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more commercial potential than Acapodene. The binding effect of this noncompetition provision on our affiliates, as well as Orion’s right to terminate the agreement if we are acquired by a direct competitor of Orion with respect to toremifene, may make it more difficult for us to be acquired by some potential buyers even if we determine that a sale of the company would be in the best interests of our stockholders.

If some or all of our patents expire or are invalidated or are unenforceable, or if some or all of our patent applications do not yield issued patents or yield patents with narrow claims, we may be subject to competition from third parties with products with the same active pharmaceutical ingredients as our product candidates.

     Our commercial success will depend in part on obtaining and maintaining patent and trade secret protection for our product candidates, the methods used to manufacture these product candidates and the methods for treating patients using these product candidates. We will be able to protect our product candidates and our technologies from unauthorized use by third parties only to the extent that valid and enforceable patents or trade secrets cover them.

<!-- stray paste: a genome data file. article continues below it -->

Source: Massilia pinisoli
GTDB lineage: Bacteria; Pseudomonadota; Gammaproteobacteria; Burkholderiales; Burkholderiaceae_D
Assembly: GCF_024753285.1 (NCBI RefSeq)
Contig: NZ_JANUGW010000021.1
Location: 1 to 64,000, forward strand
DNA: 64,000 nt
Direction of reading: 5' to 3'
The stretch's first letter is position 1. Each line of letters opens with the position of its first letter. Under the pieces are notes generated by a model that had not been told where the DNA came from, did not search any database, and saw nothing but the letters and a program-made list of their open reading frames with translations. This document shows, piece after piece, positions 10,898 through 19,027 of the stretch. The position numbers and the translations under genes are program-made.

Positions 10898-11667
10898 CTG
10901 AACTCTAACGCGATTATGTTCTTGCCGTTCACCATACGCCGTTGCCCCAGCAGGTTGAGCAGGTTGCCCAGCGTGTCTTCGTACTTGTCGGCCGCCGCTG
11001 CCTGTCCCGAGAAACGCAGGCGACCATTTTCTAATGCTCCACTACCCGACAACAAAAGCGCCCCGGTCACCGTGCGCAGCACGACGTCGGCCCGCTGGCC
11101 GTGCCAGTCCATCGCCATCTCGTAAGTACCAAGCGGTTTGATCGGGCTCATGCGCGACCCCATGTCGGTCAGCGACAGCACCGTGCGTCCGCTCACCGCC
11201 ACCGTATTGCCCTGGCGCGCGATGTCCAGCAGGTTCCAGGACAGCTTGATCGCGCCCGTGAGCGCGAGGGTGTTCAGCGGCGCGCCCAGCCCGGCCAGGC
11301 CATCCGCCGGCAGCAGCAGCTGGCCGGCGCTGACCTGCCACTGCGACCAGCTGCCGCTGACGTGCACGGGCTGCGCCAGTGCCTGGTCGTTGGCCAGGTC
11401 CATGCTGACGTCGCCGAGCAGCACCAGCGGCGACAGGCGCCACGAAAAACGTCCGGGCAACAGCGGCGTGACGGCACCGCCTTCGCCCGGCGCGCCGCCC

Even if our product candidates and technologies are covered by valid and enforceable patents, the patents will provide protection only for a limited amount of time. For example, the patents that we have licensed from Orion covering the composition of matter of toremifene expire in the United States in 2009 and have expired in countries outside the United States or are likely to expire in such countries before we commercialize Acapodene. As a result, outside the United States and in the United States after 2009, we will need to rely primarily on the protection afforded by method of use patents that have issued or may issue in respect of our owned or licensed patent applications relating to the use of Acapodene for the relevant indications. To date, most of these pending method of use patent applications have not yielded issued patents.